Watching the homeward commute
by Radio Somewhere
When I leave work and walk out to catch a bus home, I often find my way blocked by a train. I work in the SODO (south of downtown) district of Seattle, where trains are a frequent annoyance one way or another. But in the afternoon, it’s usually just a passenger train that is gone past in an instant, instead of the lumbering freight train of length sufficient for the caboose to still be in Canada after the locomotive has crossed the Oregon state line.
I actually enjoy watching trains when they’re not blocking my way — or blocking the bus I’m waiting for. And, I especially enjoy the spectacle of the Sounder commuter trains tearing southbound out of Seattle — for they get up speed very fast. As I stand at the gate on a dusty side street, I try to pick out faces amongst the people already seated, settled, and absorbed in smartphone, table, laptop, book, or even newspaper. I never expect to see anyone I know. I just wonder what kind of day they’ve had — and what they have waiting for them at home by way of spouse or partner, kids, pets, yard, grocery shopping, dinner, chores, homework, bathtime, TV, bedtime — and so on.
I’ve done more than my share of train-riding, growing up as I did in England. But I’ve never actually commuted by train, so my experience of the evening commute has always been as a spectator. The six o’clock train from London Paddington to Evesham (where my mother still lives) has always been a fun trip (at least in my memory.) It’s roughly an hour to Oxford, two hours to Evesham, and three hours to Hereford. Between Oxford and Evesham are Charlbury, Kingham, and Morton-in-the-Marsh, towns to which the train ride is long enough to justify a cocktail or two — and residents of those towns will sometimes make a cocktail hour out of the ride home. It’s rather nice, if you think about it — having after-work drinks with people who work for other companies in other parts of London, and who live in different towns along the line. Once the train pulls out of Paddington Station, the buffet car opens and the aisle is soon busy with people carrying miniatures, mixers, and plastic cups. I’m sure this is tradition with evening commuters on trains the world over.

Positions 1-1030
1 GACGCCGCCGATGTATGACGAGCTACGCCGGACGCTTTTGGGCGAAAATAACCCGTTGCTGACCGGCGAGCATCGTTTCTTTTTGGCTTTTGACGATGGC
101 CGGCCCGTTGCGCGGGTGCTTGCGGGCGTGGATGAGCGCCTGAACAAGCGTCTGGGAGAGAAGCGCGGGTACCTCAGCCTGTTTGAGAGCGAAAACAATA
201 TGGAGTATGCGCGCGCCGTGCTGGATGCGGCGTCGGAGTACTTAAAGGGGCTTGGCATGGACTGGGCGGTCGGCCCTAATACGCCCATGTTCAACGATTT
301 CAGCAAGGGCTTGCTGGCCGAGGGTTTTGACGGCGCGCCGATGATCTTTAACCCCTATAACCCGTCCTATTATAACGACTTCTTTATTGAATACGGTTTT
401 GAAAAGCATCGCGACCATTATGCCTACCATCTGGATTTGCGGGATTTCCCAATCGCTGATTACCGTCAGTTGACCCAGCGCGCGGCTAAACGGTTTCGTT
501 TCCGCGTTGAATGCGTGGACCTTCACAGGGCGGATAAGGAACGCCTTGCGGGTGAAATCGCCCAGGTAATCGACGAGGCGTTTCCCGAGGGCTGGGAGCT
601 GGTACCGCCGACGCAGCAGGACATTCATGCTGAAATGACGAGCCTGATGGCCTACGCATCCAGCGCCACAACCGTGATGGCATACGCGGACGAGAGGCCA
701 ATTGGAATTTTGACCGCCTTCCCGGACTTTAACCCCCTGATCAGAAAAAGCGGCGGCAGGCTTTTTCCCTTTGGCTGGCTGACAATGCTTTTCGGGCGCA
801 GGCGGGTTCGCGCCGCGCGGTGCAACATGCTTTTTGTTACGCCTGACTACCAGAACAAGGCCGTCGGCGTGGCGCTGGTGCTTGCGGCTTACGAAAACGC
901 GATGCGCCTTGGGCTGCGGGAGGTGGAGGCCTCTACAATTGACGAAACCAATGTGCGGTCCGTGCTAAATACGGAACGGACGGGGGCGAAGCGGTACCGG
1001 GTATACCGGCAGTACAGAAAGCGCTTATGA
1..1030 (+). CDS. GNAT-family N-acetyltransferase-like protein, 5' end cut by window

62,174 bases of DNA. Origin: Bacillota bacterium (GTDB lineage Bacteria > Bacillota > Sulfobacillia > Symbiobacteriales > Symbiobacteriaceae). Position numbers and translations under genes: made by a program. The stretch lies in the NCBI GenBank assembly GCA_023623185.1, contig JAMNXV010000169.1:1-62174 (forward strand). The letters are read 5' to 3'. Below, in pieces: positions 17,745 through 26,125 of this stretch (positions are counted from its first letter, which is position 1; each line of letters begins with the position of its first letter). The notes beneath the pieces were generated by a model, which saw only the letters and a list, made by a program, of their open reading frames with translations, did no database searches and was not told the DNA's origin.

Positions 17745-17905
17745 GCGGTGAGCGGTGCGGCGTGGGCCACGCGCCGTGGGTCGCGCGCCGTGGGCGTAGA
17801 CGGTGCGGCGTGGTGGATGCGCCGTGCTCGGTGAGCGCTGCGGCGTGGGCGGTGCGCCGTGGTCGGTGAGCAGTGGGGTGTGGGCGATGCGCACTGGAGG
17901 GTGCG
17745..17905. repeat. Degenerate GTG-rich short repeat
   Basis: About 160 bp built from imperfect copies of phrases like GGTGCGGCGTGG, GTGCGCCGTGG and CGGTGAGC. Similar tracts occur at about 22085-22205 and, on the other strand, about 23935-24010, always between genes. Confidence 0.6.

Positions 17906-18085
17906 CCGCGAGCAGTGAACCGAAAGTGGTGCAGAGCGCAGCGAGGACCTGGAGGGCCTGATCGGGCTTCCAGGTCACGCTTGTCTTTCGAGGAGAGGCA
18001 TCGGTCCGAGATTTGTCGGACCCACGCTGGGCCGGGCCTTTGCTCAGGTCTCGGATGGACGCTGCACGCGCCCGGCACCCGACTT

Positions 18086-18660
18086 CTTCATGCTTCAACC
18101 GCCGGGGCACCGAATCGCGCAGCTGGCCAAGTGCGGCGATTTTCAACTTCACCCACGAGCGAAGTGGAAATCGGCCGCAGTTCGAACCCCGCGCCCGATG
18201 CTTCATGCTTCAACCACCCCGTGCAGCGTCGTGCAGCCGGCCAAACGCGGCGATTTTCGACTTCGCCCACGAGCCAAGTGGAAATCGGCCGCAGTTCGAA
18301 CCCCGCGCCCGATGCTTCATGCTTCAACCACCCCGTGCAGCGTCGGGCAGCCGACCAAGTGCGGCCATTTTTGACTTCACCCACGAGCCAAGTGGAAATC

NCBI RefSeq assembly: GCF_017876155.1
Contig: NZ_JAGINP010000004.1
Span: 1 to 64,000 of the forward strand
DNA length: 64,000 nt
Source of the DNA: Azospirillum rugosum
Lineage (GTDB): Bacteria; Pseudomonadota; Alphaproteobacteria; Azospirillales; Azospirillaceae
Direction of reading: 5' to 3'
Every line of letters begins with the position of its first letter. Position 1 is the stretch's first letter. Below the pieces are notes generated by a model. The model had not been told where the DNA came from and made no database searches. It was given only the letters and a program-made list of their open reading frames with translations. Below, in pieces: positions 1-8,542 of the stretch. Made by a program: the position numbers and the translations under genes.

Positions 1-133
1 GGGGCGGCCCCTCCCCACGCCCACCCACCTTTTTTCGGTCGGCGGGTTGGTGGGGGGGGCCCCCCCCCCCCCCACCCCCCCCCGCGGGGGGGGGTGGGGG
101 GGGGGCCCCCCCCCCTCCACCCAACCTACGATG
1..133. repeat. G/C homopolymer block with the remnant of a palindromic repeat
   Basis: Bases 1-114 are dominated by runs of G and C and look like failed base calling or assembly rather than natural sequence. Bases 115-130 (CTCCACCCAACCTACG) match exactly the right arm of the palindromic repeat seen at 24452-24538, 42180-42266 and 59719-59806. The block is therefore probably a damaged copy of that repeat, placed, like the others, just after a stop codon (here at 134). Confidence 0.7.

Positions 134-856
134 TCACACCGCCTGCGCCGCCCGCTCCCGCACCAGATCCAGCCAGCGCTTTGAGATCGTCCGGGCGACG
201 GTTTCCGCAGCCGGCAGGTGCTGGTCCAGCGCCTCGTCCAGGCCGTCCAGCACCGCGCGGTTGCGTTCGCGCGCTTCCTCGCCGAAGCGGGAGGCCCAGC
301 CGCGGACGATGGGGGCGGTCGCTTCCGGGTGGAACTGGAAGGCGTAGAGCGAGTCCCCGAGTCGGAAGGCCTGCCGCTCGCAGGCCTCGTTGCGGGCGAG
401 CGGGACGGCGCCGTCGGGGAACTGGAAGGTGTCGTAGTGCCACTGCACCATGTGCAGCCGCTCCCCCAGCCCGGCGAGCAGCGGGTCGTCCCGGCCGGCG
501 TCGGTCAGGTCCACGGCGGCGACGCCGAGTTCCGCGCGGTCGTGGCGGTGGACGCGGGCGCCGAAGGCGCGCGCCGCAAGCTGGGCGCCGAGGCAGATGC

I’ve also enjoyed watching evening commuters at the Seattle Ferry Terminal heading home to Bainbridge Island and Bremerton — and doing wind sprints to get to the gate before it closes. Run! Run! Run! There used to be a liquor store at Second and Seneca that was popular with ferry commuters. I was once in there before catching a bus home — and the place did a VERY brisk business in miniatures. A coworker friend who lived on Bainbridge Island told me that was always something of a tradition in her family — grab a couple of minis at that liquor store before running for the boat!
My commute home can often involve a half-hour walk after I get of the bus. The last part of the walk is along the waterfront of West Seattle, from where I enjoy the sight of the ferries sailing for Vashon Island and Southworth (on the Kitsap Peninsula). It’s a very comforting sight after dark, when the lighted vessels are the brightest objects out in the Sound. I cannot see the people — but I know they are there. And I wonder what kind of day they’ve had — and what they have waiting for them at home by way of spouse or partner, kids, pets, yard, grocery shopping, dinner, chores, homework, bathtime, TV, bedtime — and so on.
Here’s hoping everyone got home safely this evening.